Proper 24 (29)B
22nd Sunday after Pentecost
Job 38:1-7, 34-41
By Wendy Janzen
The the first reading and Psalm for this Sunday are both creation texts – passages that describe God’s amazing work in creating the cosmos. The text from Jobs is part of the longest passage in the bible about more-than-human creation (Job 38-42). It is written in exquisitely beautiful poetry, and it is God’s rhetorical answer to Job’s probing questions about God’s justice – why bad things happen to good people. Continue reading
Proper 23(28) B
21st Sunday after Pentecost
By Wes Howard-Brook and Sue Ferguson Johnson
This week’s Gospel from Mark is a familiar one, in which a rich man comes to Jesus seeking the path to inheriting “eternal life.” As Ched Myers noted three decades ago now (!), the key to the story is the “ringer” command Jesus adds to the familiar ones from Exodus 20 and Deuteronomy 6: “You shall not defraud [Gk, apostereō].” Continue reading
Proper 22(27) B
20th Sunday after Pentecost
Hebrews 1:1-4, 2:5-12
By Jessica Miller
I find this weeks’ lectionary difficult to read because more than one of these passages have been used violently… or are used violently. Let’s be honest: These passages have been used to justify the oppression and rape of nature, to reinforce patriarchal dominance, to ostracize divorced persons, and to clobber queer people with hate, asserting they are not a part of God’s original design. Continue reading
Isaac wearing spiders and wrapped in a spider web
By Lydia Wylie-Kellermann
September 30, 2018 at Day House Catholic Worker
“Guess what Mommy? Cockroaches are awesome!!!” Isaac said to be right after school last week.
“Yeah, they can hold their breath under water for a whole hour! (or at least 4 minutes) And they have a hard shell! Also, they took lady bugs into space where it was below 0 degrees and they were still alive. So lady bugs can live in space!!!”
It was with such joy and enthusiasm as if these bugs had super powers!
Renewing Corporate Memory for our Ecological Dark Night
Proper 21(26) B
19th Sunday after Pentecost
By Jason Wood
One of the things I’ve struggled the most with in singing contemporary worship songs is the almost exclusive focus on “me.” If you grew up like I did in a variety of evangelical churches, we tended to sing a lot of songs about how “I could sing of your love forever,” or how God “set me free,” or “here I am to worship.” And I really don’t mean to bash that, because there’s a lot that’s beautiful about reminding ourselves of the deeply personal and intimate love of God. The Christian faith proclaims: God does love me, and because of that I can live a transformed life. Continue reading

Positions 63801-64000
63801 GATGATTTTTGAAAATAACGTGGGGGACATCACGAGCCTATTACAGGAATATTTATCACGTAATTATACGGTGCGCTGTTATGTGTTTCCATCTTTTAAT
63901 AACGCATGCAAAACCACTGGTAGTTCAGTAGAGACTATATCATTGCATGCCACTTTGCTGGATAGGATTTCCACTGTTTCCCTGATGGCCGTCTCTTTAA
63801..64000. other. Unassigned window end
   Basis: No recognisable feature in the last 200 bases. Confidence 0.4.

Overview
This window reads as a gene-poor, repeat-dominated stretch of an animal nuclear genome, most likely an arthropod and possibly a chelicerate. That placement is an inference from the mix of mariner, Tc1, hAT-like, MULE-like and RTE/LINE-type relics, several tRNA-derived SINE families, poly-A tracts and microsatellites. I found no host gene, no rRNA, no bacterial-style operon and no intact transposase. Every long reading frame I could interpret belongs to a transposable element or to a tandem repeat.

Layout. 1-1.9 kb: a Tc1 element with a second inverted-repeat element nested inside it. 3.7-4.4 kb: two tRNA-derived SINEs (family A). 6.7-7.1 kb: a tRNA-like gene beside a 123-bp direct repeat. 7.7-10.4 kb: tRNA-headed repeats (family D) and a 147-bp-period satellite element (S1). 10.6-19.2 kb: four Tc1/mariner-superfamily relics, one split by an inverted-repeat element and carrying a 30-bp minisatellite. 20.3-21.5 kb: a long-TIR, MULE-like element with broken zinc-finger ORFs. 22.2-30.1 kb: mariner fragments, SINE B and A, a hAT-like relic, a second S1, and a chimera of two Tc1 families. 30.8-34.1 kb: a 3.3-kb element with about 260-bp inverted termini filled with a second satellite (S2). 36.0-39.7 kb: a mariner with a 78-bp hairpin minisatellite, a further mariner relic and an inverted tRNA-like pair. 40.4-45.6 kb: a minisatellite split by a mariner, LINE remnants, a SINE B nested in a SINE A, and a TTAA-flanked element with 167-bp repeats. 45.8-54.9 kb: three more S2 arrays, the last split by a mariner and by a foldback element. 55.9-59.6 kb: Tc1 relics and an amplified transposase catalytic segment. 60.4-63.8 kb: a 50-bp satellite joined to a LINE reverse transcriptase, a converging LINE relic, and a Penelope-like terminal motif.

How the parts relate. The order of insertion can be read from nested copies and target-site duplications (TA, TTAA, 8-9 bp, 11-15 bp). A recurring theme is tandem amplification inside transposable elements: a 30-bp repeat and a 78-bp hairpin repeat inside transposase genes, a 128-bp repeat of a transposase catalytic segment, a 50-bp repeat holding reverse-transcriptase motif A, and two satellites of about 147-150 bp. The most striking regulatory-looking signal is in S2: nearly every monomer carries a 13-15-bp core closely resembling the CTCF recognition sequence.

Cedar at the Poor People’s Campaign action on June 18 in Detroit.
By Lydia Wylie-Kellermann
“You have rocks in your bag.”
Stunned, I said, “it’s possible. I have kids.” I searched frantically through my bag that I had carefully packed that morning in hopes of getting quickly through security at the 36th District Court before court. I tried to gloss over the contraband tics tacs and pencil I had hidden at the bottom- necessities for keeping a 2-year-old silent in the court room that day. I can’t find anything. They wait, “Check another pocket.” Sure enough, there in the front, I find them. I pull out hands filled with mountain stones, Detroit River rocks, and pine cones all covered in sand that pours through my fingers. I hand them over to the security guard who doesn’t flinch as I apologize and she heads for the trash can. Continue reading
Photo by Caitlin Reilley Beck
18th Sunday After Pentecost
Proper 20 (25)B
By Caitlin Reilley Beck
A capable wife who can find? She is far more precious than jewels.
The heart of her husband trusts in her, and he will have no lack of gain.
She does him good, and not harm, all the days of her life.
This passage makes it clear who is writing Scripture and who isn’t. It reads like the vision board of the patriarchy, and capitalism for that matter, though it doesn’t originate in this economic system. According to this reading, the dream is to have a wife who will do a thousand different things – truly she is one who works to “have it all.” Except, surprise, surprise, she only gets “a share in the fruit of her hands” (31:31). If this is the Bible’s job posting for being a wife in a straight, monogamous marriage, it could use some workshopping because it is not very appealing. Continue reading